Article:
YF: For me I don’t care how corny or funny or weird things are. If it’s going to help you be a greater person I’m all into it. I don’t care who I’m listening to. I’m listening to Darth Vader or whoever I have to listen to. It was Anthony Robbins. I went through those tapes and I said, “Man, I learned more listening to Anthony Robbins than in my whole life.” After that I just got immersed into that motivation section at Barnes & Noble or Borders and I bought all of them. I got everything from Zig Zigler to Tom Maxwell, leadership secrets, and Richard Marcinko; he’s a Navy Seal guy. I read every book and everything possible. I’d have to credit all those guys in that section for the success of our business because that’s who I patterned everything out of.
CCB: Did it feel like a natural progression to start building equipment since you knew what needed to be improved and so forth?
YF: 100%. It’s still a lifestyle. We’re not trying to be mainstream or blow this stuff up. It’s been part of our lives for decades now. It’s routine. During this time we wanted to control everything. We created our own distribution. We created our own manufacturing arena to build from textiles to vinyl to whatever we wanted to do. We wanted all control. In the beginning we were always asked to sign to the big labels from Warner to Dream Works but we always saw everyone who did that was so depressed. Why should we give ourselves to someone, be depressed, just so we can be popular or get into magazines or be cool? We are in our own world anyway.
CCB: Are there any rules that you adhere to in business or is it just about having fun, being positive, and spreading the DJ lifestyle?
YF: That’s the rule. Of course there’s no kind of negative anything into it, that’s another rule. It’s got to be a positive thing for the world. You just live like that. As long as we are sharing and giving something to someone’s mind, to someone’s ideas, knowledge to make them a better person, a better artist, that’s what we strive for. We know what everyone goes through, as long as we are giving back and teaching. It’s not how many fans or students we have. It’s about how many masters and teachers we can create.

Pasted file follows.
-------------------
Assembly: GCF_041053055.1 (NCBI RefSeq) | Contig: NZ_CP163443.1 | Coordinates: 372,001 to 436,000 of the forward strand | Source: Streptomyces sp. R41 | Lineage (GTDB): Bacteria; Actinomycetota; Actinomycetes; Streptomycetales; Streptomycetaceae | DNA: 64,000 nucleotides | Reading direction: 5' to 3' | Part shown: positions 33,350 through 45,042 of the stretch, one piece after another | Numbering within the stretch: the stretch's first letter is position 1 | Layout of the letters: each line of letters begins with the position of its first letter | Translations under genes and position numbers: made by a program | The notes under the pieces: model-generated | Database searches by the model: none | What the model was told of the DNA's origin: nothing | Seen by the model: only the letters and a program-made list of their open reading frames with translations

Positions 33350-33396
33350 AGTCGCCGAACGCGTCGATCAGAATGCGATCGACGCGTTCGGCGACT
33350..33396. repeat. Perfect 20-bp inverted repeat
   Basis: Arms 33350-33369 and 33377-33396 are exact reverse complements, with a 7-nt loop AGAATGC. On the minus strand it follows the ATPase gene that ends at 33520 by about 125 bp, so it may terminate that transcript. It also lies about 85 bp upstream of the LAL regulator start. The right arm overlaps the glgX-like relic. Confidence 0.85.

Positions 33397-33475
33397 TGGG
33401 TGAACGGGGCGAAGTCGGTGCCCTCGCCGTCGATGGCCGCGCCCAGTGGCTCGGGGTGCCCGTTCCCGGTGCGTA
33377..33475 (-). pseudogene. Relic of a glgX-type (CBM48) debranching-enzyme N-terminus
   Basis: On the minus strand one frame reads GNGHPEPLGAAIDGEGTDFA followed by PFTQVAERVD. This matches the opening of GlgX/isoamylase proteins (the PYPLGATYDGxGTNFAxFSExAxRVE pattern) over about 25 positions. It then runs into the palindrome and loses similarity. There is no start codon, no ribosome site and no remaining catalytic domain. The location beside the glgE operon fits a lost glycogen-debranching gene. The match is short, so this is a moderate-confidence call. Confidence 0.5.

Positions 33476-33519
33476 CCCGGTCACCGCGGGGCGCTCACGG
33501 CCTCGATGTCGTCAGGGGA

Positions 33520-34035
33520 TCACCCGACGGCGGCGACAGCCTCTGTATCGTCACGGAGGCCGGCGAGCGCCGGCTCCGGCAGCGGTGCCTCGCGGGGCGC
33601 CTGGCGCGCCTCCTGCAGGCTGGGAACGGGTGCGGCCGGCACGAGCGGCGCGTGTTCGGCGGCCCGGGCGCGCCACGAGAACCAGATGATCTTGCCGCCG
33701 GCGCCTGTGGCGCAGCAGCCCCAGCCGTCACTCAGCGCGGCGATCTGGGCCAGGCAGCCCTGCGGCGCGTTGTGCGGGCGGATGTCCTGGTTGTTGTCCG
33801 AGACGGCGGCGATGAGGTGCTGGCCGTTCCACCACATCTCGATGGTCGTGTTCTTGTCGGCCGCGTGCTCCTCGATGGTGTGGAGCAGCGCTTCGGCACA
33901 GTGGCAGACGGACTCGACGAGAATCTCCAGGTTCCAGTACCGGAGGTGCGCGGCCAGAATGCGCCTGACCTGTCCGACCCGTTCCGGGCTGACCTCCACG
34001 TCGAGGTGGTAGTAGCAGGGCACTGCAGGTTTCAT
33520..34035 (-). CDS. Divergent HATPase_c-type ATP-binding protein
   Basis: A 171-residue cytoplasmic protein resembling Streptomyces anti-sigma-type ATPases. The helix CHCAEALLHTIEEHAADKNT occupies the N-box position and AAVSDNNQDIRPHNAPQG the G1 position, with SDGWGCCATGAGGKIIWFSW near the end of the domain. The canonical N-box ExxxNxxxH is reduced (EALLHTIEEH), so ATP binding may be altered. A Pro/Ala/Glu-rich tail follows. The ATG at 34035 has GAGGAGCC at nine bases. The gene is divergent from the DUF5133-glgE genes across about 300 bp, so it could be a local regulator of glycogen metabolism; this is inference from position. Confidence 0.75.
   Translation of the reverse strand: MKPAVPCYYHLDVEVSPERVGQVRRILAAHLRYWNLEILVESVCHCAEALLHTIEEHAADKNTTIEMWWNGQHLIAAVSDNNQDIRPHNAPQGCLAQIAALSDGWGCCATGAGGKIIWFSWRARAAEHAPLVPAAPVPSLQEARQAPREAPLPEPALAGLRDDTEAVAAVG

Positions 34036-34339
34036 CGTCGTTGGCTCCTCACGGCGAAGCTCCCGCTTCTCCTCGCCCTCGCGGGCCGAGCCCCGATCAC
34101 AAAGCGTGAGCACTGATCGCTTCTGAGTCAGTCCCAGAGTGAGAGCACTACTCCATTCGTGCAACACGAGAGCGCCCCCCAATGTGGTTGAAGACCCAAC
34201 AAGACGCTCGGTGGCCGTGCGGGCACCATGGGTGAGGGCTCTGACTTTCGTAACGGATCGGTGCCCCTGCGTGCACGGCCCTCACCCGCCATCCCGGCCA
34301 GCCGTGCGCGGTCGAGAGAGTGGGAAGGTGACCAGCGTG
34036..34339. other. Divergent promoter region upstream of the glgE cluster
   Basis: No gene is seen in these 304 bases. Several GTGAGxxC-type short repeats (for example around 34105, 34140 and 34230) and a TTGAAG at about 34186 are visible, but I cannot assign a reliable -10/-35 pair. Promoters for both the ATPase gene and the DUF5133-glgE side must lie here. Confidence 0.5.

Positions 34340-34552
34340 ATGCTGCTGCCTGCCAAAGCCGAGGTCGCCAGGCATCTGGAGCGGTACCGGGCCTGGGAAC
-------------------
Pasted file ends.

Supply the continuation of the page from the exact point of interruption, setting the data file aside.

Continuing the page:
CCB: What qualities do the best DJs, business people possess?
YF: The most important thing is they work hard and they make a lot of mistakes. Those are the most successful people I’ve ever seen. Babe Ruth he had the most homeruns at one time but he also had the most strikeouts too. Those are the qualities I look for. That’s why Q and I work so well together and that’s why the company was driven so much because we knew it’s hard. And working hard if it hurts we are doing it right. If it’s a lot of hard work at least we know we are giving it our all. That’s the most important factor. Once you get to the point where you learn from a lot of your mistakes what you do is you just work smart now. You’ll work less of course and you’ll work smart at that point.
CCB: How do you decide on who you are going to partner up with for business endeavors?
YF: The best way is what we’re into. Let’s say I get into surfing, I’ll try and fuse it somehow with what I’m doing. That’s how I choose it. I just fuse it with my everyday life. What friends I hang out with, who I meet, and what ideas come about. I’m always pursuing ideas. Anything I can see or what God brings my way I try and put that into what’s going on. Of course if you look at life that way things will just come.
CCB: For example when you are looking for cables, you mentioned Monster Cables. They were someone that you got to know and decided they were cool and partnered up. Is that how those business partnerships develop?
YF: Yeah, all the time. I rarely go out and search for it. It’s usually guys with the same frame of mind and mentality. The Monster guys, they are from the Bay Area, so they knew what we were doing already and it was just inevitable that we would hook up and try to build something and we still are. That was just a prototype thing that we were doing and we are going to keep evolving that from time to time. All our partnerships come from likeminded people.
CCB: Is Turntable TV Thud Rumble’s main teaching tool?
YF: It was and it still is. Now things are in different shape. We have 4, 5, and 6 coming out. Still haven’t released 2 and 3. It’s just an everyday progression of our lives and what we learn along the way. Everyday happy go lucky things that we do, hang out with buddies, and going out and doing things. People like to see the DJ part of it.
CCB: Those are mostly DVD’s?